The Yankee Dollar

There’s been a lot of grumbling from our American cousins on various
web bulletin boards about the falling value of the dollar. Retirees
here have been particularly hard hit; they are required to have
800,000 Baht in their bank account each year three months before they
renew their retirement visa.

Personally, I haven’t been particularly bothered by the dollar’s fall.
Less than 10% of my investments are in the US (I saw the writing on
the wall several years ago), and the values of the pound and euro
aren’t that far from where they were three years ago.

I was, however, taken aback when I booked my hotel room in Bangkok for
this weekend. The cost has gone up from about £35/night three years
ago to closer to £50. It took me a moment to realise that this was
because hotel room prices are based upon a US Dollar figure. I then
decided to dig up some data on the USD/THB exchange rate over the last
couple of years.

USD/THB Exchange Rate
[Click for larger image]

In short, whereas two years ago one dollar would buy you 42 Baht,
now you get less than 30 – a 29% fall in value.

Putting it another way, the American retiree who two
years ago had to transfer $19,000 to stay in Thailand now has to
transfer $27,000 – a staggering increase. I can now see why some
retirees are saying that they don’t have enough money to continue
living here and will have to leave the country, abandoning their wives
and children.

This isn’t all because the Baht is particularly strong, though it has
been supported, as have almost all currencies in the SE Asian area, by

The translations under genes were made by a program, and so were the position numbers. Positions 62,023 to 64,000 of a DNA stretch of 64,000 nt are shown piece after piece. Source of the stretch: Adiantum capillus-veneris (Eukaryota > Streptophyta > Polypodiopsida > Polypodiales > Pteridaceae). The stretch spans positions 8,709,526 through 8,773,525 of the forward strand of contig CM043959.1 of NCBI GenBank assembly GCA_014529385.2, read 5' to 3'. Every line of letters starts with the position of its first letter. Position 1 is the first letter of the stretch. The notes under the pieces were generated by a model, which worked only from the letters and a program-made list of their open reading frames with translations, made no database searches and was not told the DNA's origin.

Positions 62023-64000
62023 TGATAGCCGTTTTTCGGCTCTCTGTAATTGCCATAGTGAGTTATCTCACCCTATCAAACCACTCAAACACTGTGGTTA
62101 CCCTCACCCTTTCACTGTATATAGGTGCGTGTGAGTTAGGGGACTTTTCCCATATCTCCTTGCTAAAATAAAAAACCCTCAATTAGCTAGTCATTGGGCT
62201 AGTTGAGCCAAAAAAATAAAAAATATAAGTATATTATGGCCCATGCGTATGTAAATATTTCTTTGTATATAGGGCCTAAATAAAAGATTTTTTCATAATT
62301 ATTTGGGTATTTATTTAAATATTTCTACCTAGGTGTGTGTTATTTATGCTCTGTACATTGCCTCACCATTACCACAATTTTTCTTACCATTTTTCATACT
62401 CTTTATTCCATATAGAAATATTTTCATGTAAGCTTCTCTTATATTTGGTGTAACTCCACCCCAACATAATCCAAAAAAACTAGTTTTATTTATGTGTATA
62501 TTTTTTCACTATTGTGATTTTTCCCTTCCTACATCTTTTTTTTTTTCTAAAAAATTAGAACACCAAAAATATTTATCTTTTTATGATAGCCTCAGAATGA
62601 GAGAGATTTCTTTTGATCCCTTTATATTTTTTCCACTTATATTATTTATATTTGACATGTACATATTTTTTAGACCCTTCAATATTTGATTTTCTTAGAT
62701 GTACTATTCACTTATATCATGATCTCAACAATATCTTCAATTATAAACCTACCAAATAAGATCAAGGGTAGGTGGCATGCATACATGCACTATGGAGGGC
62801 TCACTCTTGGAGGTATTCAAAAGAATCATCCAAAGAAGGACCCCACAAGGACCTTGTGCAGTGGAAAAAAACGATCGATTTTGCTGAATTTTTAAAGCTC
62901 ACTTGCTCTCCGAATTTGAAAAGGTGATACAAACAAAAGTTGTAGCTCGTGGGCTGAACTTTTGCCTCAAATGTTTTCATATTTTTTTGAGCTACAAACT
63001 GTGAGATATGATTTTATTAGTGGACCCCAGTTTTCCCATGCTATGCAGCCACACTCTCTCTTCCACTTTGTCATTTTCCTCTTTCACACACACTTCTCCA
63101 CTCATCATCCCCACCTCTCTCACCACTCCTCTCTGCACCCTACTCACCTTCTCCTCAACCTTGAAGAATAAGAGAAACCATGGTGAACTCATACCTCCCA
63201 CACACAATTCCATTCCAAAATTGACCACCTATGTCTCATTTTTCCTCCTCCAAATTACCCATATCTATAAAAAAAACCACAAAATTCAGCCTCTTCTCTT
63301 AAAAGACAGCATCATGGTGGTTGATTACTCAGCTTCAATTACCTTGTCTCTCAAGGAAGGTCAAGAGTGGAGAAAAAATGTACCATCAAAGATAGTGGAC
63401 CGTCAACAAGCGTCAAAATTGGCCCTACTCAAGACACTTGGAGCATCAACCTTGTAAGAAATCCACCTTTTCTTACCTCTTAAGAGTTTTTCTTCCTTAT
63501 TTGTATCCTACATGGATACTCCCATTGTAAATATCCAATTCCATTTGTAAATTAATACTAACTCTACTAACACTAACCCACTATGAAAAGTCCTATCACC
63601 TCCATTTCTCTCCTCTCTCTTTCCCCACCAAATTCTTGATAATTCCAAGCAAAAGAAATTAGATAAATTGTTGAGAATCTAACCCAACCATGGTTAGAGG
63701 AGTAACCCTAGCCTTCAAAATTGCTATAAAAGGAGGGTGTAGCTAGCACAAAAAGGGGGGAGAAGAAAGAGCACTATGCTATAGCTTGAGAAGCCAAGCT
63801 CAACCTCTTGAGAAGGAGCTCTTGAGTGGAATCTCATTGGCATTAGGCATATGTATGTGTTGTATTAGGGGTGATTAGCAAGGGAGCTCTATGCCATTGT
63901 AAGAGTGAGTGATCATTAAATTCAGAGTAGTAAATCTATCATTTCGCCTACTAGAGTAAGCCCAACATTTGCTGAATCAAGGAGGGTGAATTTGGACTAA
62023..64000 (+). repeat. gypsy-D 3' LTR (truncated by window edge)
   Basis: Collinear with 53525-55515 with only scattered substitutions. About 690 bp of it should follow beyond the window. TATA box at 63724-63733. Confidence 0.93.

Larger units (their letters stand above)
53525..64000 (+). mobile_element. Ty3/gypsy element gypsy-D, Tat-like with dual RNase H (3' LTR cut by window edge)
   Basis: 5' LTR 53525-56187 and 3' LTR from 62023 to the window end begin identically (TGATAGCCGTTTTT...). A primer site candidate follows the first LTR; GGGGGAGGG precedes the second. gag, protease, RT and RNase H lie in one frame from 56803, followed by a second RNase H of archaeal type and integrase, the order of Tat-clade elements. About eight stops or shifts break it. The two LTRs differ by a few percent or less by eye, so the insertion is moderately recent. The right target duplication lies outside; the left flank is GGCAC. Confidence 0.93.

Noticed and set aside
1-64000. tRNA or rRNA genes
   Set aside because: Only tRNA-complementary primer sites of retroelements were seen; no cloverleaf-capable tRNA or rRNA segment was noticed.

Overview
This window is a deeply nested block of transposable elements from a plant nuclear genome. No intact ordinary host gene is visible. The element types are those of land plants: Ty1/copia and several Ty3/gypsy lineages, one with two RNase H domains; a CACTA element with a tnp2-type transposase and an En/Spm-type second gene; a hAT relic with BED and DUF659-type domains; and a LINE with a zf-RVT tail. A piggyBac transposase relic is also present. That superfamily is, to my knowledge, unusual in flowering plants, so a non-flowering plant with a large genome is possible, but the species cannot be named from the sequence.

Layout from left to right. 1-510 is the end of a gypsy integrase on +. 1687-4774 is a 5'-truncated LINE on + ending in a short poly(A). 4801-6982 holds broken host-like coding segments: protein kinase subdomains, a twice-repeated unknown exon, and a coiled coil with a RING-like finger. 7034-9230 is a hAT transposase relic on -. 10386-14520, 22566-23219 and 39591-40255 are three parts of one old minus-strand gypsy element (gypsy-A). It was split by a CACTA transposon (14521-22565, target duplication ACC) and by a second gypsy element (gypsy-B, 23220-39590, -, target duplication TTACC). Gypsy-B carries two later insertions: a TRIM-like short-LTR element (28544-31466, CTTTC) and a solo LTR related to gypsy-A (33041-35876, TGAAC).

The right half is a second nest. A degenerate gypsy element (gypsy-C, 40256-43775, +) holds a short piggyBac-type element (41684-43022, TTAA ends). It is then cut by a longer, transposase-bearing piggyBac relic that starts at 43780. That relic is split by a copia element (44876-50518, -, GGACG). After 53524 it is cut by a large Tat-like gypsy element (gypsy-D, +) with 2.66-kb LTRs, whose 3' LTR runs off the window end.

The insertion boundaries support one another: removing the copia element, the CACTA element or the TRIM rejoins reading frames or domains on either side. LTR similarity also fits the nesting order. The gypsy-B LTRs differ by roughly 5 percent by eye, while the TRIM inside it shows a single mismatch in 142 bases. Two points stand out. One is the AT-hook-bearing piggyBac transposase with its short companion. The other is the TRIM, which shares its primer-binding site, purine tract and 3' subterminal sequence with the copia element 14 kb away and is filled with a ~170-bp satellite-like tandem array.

proximity to China. And a large inflow of speculative money has
forced the value of the Baht up (though the government has taken
fairly draconian steps to halt this inflow). The root problem is that
the value of the Dollar has fallen against pretty well any currency
you care to mention.

America is bankrupt, and has been for some time. It owes far more to
other countries than it can possibly hope to repay. Its currency has,
in the past, been propped up by what are effectively loans from other
countries – massive loans. Now, these other countries (most notably
China) are dramatically cutting back their US Dollar reserves. This
in turn drives the value of the dollar down further, making it look
less and less suitable as a reserve currency. And so the spiral
downwards begins. At the same time you have the rise of the Euro as a
credible alternative reserve currency. (Oil and other international
deals are increasingly being done in Euros rather than Dollars.)

I feel rather like Cassandra, but I can’t help but think that we’re
seeing the beginning of the end of the American empire.

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